Do twins/triplets repeat usually? dumb question maybe??

Discussion in 'Goats' started by cjb, May 5, 2006.

  1. cjb

    cjb Well-Known Member Supporter

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    Sorry, I posted this question and got no response so maybe its a real dumb one!

    I wondered what factors influence "litter" size? My does have the same Mom. Their Mom had one set of twins, then several sets of triplets. Last year, one doe had one and the other had two. Are people typically seeing this repeat? This was each of their first so could i get twins our of the one that had a single and maybe trips from the one that had twins?

    Just curious. They look bigger this time to me but then again, they've had babies before now so they're prob stretched out :)
     
  2. cmharris6002

    cmharris6002 Well-Known Member Supporter

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    I have read a few different ideas about this.

    1. If your doe was from a large multiple you have a better chance that she will have larger litters.

    2. A young buck is said to produce more babies.

    3.As your doe ages her chance for greater multiples increases.

    I have seen these theories prove true in my small herd.

    Flower, number of siblings in birth unknown has had 2-3-3-3-4
    Clover, from triplets has had 2-4
    DC from twins had 3

    This year I used a young (little less than a year) buck and my does had quads and triplets. I also had a lot of bucks, said to be common when using a young buck.

    However, the breeder I use said he had a lot of singles and twins this year and not any larger multiples. He has does of every age and number of litter mates but used an older buck.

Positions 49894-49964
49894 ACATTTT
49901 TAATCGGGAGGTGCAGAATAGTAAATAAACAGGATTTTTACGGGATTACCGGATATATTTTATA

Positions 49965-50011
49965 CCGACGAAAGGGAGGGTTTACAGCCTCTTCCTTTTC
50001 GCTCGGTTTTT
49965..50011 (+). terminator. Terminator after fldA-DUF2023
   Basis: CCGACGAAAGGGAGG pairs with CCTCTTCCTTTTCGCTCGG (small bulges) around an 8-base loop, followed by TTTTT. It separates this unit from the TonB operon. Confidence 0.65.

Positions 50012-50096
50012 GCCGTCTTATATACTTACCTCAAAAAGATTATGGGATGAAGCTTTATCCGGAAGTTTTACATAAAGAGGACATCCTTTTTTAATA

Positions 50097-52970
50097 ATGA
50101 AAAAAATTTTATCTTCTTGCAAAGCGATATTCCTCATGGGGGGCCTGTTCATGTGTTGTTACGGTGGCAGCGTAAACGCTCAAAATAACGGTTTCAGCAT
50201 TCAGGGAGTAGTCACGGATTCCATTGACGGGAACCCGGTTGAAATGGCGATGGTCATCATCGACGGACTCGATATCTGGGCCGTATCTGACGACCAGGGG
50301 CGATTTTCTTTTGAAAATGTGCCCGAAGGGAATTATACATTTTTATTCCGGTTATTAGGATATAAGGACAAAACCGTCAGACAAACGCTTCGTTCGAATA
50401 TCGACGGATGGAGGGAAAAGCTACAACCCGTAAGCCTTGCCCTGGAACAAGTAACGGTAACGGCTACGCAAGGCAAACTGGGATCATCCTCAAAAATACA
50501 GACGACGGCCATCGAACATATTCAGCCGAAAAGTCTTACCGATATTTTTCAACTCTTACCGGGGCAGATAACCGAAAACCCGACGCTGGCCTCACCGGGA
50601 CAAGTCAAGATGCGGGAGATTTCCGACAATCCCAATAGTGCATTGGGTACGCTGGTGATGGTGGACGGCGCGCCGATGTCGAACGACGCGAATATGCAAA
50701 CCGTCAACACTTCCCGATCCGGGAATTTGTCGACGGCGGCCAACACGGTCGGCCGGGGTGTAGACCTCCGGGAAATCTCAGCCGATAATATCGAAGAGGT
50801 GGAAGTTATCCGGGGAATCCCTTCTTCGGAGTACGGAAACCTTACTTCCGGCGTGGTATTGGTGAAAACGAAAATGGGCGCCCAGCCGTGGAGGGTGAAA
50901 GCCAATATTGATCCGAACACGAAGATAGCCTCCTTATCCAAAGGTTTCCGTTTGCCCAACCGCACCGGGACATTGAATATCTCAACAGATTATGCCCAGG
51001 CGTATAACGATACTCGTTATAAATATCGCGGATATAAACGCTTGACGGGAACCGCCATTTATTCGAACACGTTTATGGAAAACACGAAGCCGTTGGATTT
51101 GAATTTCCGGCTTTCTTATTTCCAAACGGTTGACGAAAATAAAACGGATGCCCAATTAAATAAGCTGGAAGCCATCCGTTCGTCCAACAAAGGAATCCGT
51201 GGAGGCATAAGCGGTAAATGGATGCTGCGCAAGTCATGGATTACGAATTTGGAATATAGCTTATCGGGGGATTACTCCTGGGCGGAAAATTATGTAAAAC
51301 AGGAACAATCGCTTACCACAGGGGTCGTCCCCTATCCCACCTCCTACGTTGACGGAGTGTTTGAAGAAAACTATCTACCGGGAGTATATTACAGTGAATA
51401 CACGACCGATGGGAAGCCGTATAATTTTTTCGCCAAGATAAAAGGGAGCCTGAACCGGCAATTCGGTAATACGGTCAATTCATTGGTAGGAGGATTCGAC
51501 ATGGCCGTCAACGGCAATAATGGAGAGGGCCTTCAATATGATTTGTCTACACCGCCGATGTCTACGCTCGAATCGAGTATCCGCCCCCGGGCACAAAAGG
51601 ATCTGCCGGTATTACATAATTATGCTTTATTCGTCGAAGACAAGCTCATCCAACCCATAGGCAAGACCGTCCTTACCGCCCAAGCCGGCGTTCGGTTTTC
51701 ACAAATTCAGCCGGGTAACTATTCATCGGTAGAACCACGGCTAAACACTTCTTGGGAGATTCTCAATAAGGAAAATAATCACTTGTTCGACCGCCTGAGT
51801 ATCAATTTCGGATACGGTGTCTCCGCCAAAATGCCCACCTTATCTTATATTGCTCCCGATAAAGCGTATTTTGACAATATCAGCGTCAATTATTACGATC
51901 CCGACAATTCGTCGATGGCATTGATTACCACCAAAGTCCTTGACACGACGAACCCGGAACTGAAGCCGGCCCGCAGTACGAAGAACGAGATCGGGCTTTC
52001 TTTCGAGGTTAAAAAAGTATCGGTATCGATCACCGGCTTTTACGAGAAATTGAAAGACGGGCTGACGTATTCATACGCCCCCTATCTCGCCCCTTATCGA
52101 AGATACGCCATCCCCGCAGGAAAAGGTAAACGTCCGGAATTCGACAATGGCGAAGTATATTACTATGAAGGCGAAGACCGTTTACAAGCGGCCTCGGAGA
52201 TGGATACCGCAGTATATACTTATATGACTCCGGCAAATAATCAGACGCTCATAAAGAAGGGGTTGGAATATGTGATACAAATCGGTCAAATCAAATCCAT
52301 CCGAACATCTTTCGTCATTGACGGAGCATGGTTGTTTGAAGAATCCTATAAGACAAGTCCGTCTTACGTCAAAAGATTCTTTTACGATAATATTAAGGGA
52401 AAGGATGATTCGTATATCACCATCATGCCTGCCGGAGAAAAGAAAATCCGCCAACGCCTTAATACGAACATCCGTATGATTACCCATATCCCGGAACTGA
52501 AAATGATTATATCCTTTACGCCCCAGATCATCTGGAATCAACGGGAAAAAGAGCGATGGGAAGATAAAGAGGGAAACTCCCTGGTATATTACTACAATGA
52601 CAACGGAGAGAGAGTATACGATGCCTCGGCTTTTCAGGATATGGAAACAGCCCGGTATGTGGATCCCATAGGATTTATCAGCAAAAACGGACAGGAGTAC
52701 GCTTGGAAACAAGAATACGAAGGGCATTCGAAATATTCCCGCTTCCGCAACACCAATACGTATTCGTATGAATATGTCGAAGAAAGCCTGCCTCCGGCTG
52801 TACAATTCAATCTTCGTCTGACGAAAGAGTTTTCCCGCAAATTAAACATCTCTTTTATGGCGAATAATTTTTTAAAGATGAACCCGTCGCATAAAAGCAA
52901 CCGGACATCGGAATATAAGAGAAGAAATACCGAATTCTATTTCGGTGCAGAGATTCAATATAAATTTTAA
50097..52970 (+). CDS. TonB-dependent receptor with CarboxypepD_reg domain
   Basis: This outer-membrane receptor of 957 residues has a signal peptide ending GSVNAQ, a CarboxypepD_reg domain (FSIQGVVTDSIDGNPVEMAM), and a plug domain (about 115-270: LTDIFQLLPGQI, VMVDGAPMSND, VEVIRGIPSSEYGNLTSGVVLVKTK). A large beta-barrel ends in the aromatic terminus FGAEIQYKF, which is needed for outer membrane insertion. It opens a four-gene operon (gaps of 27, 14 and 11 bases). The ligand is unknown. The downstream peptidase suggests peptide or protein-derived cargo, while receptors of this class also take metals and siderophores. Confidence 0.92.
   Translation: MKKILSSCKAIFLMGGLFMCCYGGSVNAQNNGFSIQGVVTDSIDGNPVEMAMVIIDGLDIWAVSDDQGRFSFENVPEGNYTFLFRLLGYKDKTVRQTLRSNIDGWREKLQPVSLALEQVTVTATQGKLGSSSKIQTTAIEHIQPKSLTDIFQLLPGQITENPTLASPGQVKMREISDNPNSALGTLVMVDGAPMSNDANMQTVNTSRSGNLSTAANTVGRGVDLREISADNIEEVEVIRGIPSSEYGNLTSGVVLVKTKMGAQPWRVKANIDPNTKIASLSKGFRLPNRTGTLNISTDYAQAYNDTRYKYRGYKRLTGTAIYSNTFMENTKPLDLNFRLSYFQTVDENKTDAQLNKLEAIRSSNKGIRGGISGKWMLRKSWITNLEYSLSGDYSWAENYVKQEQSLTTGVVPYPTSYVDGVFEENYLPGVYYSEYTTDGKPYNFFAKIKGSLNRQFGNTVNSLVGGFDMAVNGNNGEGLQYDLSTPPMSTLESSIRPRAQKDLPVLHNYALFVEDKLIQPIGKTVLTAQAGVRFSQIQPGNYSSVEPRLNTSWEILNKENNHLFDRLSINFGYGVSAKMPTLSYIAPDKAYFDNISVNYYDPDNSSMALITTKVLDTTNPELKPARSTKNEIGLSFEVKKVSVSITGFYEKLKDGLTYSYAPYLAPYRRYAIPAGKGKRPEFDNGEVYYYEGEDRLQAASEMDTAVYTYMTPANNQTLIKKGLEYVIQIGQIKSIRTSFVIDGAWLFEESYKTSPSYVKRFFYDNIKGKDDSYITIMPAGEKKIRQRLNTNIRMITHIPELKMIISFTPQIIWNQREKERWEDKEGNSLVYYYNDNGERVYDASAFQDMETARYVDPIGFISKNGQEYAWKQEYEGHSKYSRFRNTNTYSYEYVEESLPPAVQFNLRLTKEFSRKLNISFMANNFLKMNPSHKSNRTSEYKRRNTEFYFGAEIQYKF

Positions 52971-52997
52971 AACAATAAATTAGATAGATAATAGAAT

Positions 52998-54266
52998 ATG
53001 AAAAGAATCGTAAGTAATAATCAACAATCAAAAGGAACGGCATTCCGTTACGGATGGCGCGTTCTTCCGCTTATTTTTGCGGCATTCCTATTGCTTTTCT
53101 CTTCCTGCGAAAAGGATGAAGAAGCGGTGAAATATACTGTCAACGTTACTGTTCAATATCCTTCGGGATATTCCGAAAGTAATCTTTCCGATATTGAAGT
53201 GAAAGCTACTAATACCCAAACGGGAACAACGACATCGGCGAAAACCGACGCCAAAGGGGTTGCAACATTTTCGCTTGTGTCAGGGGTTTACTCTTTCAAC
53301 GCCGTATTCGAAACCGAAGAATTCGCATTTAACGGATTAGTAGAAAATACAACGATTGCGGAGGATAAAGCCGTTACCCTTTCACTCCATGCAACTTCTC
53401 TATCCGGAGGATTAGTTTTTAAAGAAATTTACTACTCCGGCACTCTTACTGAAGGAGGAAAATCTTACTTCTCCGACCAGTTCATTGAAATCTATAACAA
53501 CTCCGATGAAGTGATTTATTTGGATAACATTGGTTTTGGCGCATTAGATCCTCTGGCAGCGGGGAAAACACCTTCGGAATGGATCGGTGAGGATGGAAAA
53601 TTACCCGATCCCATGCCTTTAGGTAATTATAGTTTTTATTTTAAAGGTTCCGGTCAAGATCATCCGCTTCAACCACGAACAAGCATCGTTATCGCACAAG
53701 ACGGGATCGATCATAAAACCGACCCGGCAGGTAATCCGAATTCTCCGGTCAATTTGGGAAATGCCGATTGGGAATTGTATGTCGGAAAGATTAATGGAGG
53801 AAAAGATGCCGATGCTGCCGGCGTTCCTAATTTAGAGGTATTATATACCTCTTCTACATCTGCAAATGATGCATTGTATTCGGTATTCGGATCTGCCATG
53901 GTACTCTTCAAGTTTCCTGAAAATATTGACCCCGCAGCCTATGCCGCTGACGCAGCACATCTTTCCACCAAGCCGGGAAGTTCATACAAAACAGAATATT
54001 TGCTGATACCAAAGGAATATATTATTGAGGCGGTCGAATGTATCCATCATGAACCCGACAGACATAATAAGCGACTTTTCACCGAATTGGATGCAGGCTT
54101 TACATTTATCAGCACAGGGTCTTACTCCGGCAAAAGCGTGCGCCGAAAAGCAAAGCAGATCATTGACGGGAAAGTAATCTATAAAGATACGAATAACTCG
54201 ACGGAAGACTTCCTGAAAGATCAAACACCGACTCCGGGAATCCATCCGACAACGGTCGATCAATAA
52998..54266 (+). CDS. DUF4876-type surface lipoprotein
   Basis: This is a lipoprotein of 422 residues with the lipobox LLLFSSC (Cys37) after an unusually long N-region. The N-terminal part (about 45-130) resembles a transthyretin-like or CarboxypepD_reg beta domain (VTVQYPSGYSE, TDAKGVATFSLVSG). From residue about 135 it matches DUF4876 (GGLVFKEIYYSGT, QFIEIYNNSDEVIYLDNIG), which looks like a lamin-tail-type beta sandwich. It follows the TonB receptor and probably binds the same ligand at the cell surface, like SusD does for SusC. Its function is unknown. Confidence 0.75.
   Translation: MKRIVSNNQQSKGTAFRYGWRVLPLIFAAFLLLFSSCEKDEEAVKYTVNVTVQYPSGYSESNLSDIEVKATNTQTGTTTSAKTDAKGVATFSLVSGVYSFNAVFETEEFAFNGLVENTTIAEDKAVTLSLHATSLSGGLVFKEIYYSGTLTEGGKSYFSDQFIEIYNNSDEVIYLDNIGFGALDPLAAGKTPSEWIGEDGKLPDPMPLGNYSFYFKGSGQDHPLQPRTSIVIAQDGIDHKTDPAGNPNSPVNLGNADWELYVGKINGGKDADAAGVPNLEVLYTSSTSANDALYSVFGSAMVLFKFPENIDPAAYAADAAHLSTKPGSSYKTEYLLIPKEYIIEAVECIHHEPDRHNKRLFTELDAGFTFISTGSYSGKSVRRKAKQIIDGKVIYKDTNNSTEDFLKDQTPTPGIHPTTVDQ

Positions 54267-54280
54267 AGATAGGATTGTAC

None of this is fact but it is fun to speculate.
     

  3. jnap31

    jnap31 garden guy

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    My DW's mom had 16 kids if her husband had not died young no telling how many she would have had. She had two sets of perfectly natural twins, now My wife and i have 2 year old identical boys LOL My wif ewas the first of her daughters to have twins she had said she was waiting to see who it would be first LOL
     
  4. mpillow

    mpillow Well-Known Member Supporter

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    I have a mother and daughter that seem to follow a pattern...no matter the buck

    Mother...1st freshening single buck
    2nd one doe(Cleo)
    3rd twin bucks
    4th twin bucks
    5th one doe (Faith)
    Daughter*Cleo*
    1st single buck
    2nd one doe(Hope)
    3rd twin bucks
    Cleo should have twin bucks come next Spring if she continues to follow her mom :shrug:

    My girl that had trips never had them before she was 9yo and 10yo...then she died. I have two of her daughters ..one was a twin one was a triplet....both daughters have only had twins to this point.

    I got all doelings except one buckling(a couple years ago) and my friend got all bucks except one doeling same year using same buck :shrug:
     
  5. Ken in Maine

    Ken in Maine Well-Known Member

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    We have been all over the map on this. We have had first time mom's have trips and quads and we have had moms who have had singles have twins and trips the next year and then those who have regularly kidded with multiples suddenly have singles.

    I don't know if there is any rhyme or reason for this... The only thing we noticed is that in the past we have cut back on grain over the summer and went back into their regular ration a month before we bred. We did not do that this year and had several experience moms have only singles.

    Personally I think it's all a crap shoot... You get what the good Lord wants you to have and that's it... Just when you think you have it all firgured out it changes.

    Just my experience... we kidded over 40 kids so far (have 4 does still due) this year and we have no firm pattern to number of kids or buck and doe ratio.
     
  6. 6e

    6e Farm lovin wife Supporter

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    Our first time mom's usually have just one. This year our doe that always had trips for the previous owner had quads for us this year and a doe that always had singles for her had twins for us. It could have been the previous owners buck. We do practice the "flushing" technique which I've heard will cause the doe to produce more eggs. I figure can't hurt. One doe had all does and the other one all bucks. There are some people down the road from us and their goats never have more than 2. They have an older buck.